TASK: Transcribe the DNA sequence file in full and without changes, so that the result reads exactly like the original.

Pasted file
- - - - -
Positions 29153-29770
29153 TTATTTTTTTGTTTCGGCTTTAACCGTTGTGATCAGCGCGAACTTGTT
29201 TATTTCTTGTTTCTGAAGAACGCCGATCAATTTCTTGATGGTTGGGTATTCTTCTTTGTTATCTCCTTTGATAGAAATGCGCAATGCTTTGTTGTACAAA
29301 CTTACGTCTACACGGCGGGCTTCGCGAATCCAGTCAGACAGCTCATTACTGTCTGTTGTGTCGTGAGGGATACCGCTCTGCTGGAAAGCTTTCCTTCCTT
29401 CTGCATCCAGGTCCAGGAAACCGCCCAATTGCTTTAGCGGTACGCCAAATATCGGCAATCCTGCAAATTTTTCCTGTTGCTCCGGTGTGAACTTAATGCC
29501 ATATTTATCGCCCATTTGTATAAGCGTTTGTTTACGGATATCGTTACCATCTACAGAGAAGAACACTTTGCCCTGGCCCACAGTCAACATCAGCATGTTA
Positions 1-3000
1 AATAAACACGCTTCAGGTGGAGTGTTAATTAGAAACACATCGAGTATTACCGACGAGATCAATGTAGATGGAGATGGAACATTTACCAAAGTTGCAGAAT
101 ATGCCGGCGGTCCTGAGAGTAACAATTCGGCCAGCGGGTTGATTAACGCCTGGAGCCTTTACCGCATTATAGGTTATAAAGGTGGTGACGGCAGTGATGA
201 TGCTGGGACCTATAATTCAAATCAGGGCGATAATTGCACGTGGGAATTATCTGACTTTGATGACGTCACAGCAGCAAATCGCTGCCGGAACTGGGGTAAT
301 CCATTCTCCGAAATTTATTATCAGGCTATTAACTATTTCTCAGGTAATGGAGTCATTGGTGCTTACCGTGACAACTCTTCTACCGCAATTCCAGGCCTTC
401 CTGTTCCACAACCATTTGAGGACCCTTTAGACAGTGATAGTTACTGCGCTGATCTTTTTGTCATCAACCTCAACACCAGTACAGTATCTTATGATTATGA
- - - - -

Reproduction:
Positions 29153-29770
29153 TTATTTTTTTGTTTCGGCTTTAACCGTTGTGATCAGCGCGAACTTGTT
29201 TATTTCTTGTTTCTGAAGAACGCCGATCAATTTCTTGATGGTTGGGTATTCTTCTTTGTTATCTCCTTTGATAGAAATGCGCAATGCTTTGTTGTACAAA
29301 CTTACGTCTACACGGCGGGCTTCGCGAATCCAGTCAGACAGCTCATTACTGTCTGTTGTGTCGTGAGGGATACCGCTCTGCTGGAAAGCTTTCCTTCCTT
29401 CTGCATCCAGGTCCAGGAAACCGCCCAATTGCTTTAGCGGTACGCCAAATATCGGCAATCCTGCAAATTTTTCCTGTTGCTCCGGTGTGAACTTAATGCC
29501 ATATTTATCGCCCATTTGTATAAGCGTTTGTTTACGGATATCGTTACCATCTACAGAGAAGAACACTTTGCCCTGGCCCACAGTCAACATCAGCATGTTA
Positions 1-3000
1 AATAAACACGCTTCAGGTGGAGTGTTAATTAGAAACACATCGAGTATTACCGACGAGATCAATGTAGATGGAGATGGAACATTTACCAAAGTTGCAGAAT
101 ATGCCGGCGGTCCTGAGAGTAACAATTCGGCCAGCGGGTTGATTAACGCCTGGAGCCTTTACCGCATTATAGGTTATAAAGGTGGTGACGGCAGTGATGA
201 TGCTGGGACCTATAATTCAAATCAGGGCGATAATTGCACGTGGGAATTATCTGACTTTGATGACGTCACAGCAGCAAATCGCTGCCGGAACTGGGGTAAT
301 CCATTCTCCGAAATTTATTATCAGGCTATTAACTATTTCTCAGGTAATGGAGTCATTGGTGCTTACCGTGACAACTCTTCTACCGCAATTCCAGGCCTTC
401 CTGTTCCACAACCATTTGAGGACCCTTTAGACAGTGATAGTTACTGCGCTGATCTTTTTGTCATCAACCTCAACACCAGTACAGTATCTTATGATTATGA